Per the FAQ, the logo of Xfce is "a mouse, obviously, for all kinds of reasons like world domination and monsters and such"[11]. In the SuperTuxKart game, in which various open source mascots race against each other, the mouse is said to be a female named "Xue".[12]

Early versions

Xfce began as a simple project created with XForms. Olivier Fourdan released the program, which was just a simple taskbar, on SunSITE.[13]

Fourdan continued developing the project and in 1998, Xfce 2 was released with the first version of Xfce's window manager, Xfwm. He requested to have the project included in Red Hat Linux, but was refused due to its XForms basis. Red Hat only accepted software that was open source and released under either a GPL or BSD compatible license, whereas, at the time, XForms was closed source and free only for personal use.[13] For the same reason, Xfce was not in Debian before version 3, and Xfce 2 was only distributed in Debian's contrib repository.[14]

In March 1999, Fourdan began a complete rewrite of the project based on GTK, a non-proprietary toolkit then rising in popularity. The result was Xfce 3.0, licensed under the GPL. Along with being based completely on free software, the project gained GTK drag-and-drop support, native language support, and improved configurability. Xfce was uploaded to SourceForge.net in February 2001, starting with version 3.8.1.[15]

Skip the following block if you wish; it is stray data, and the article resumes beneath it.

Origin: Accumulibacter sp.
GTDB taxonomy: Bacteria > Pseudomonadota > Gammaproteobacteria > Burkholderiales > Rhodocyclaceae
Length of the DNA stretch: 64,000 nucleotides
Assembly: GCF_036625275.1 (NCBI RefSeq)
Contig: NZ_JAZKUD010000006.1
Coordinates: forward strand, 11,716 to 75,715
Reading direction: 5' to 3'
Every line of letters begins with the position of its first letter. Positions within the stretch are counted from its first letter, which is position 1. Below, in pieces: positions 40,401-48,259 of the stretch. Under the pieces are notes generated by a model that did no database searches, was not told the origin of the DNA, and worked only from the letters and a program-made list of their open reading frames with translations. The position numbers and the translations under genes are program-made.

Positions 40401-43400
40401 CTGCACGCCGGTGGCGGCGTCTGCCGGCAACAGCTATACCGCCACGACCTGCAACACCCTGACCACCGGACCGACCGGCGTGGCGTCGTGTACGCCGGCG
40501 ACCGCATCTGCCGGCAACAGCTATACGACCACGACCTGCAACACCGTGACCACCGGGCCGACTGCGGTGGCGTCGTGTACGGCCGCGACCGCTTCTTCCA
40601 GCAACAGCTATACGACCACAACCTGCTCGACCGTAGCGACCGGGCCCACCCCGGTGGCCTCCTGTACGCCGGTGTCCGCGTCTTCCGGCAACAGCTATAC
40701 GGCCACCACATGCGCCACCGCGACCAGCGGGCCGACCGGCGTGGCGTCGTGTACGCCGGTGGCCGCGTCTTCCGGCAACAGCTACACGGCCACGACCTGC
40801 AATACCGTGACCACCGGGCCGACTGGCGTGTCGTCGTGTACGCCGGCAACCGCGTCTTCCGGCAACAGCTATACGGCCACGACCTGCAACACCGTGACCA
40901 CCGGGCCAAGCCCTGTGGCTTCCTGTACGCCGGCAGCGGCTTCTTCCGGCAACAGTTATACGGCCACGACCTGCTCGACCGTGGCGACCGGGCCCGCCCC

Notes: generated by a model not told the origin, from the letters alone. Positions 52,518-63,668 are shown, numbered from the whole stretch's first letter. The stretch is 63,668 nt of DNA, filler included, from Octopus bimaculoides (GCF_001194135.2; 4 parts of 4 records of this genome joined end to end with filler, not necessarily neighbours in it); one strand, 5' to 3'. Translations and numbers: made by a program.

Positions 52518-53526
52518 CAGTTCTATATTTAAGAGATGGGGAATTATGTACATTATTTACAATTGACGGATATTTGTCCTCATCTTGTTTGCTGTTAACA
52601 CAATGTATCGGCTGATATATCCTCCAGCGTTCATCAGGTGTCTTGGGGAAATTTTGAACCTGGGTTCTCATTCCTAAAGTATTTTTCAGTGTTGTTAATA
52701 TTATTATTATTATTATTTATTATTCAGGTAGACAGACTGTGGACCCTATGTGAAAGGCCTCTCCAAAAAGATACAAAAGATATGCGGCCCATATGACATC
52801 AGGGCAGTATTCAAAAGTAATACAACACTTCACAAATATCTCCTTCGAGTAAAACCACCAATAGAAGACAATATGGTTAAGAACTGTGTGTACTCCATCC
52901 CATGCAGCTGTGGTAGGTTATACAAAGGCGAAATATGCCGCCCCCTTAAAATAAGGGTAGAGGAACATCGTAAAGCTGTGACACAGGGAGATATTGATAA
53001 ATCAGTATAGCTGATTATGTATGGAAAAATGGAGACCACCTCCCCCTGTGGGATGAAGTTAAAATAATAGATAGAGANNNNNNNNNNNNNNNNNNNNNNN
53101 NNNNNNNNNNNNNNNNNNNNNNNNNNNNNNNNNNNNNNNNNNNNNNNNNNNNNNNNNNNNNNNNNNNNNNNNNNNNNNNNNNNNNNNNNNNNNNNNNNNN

Modern Xfce

In version 4.0.0, released 25 September 2003, Xfce was upgraded to use the GTK 2 libraries.[16] Changes in 4.2.0 included a compositing manager for Xfwm which added built-in support for transparency and drop shadows, as well as a new default SVG icon set.[17] In January 2007, Xfce 4.4.0 was released. This included the Thunar file manager, a replacement for Xffm. Support for desktop icons was added. Also, various improvements were made to the panel to prevent buggy plugins from crashing the whole panel.[18] In February 2009, Xfce 4.6.0 was released. This version had a new configuration backend, a new settings manager and a new sound mixer, as well as several significant improvements to the session manager and the rest of Xfce's core components.[19]